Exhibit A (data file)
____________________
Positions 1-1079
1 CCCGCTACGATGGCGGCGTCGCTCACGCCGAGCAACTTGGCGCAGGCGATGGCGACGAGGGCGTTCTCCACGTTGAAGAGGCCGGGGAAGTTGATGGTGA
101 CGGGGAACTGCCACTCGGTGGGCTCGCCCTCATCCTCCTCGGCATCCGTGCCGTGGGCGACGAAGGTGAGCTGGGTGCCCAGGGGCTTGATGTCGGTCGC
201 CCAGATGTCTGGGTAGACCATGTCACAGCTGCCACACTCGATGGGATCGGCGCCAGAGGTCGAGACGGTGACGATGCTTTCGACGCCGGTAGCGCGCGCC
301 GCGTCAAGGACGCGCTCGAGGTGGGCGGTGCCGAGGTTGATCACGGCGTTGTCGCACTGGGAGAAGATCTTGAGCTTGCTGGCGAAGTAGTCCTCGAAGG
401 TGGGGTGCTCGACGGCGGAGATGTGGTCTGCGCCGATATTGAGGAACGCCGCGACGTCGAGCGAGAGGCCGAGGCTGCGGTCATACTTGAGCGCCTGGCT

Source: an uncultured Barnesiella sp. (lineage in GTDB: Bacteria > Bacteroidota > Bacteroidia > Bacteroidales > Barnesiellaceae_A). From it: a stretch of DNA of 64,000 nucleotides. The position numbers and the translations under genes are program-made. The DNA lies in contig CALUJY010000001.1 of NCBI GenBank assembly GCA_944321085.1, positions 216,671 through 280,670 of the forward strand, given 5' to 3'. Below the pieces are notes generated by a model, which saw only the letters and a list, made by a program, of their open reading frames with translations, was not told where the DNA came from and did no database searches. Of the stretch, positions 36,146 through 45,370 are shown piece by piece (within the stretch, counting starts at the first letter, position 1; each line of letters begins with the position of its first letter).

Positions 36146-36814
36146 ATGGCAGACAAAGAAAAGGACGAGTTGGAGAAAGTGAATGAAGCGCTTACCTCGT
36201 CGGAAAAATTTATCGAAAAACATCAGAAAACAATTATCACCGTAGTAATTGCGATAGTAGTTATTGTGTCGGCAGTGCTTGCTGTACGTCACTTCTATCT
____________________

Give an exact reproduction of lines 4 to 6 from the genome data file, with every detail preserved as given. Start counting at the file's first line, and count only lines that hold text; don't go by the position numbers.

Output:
201 CCAGATGTCTGGGTAGACCATGTCACAGCTGCCACACTCGATGGGATCGGCGCCAGAGGTCGAGACGGTGACGATGCTTTCGACGCCGGTAGCGCGCGCC
301 GCGTCAAGGACGCGCTCGAGGTGGGCGGTGCCGAGGTTGATCACGGCGTTGTCGCACTGGGAGAAGATCTTGAGCTTGCTGGCGAAGTAGTCCTCGAAGG
401 TGGGGTGCTCGACGGCGGAGATGTGGTCTGCGCCGATATTGAGGAACGCCGCGACGTCGAGCGAGAGGCCGAGGCTGCGGTCATACTTGAGCGCCTGGCT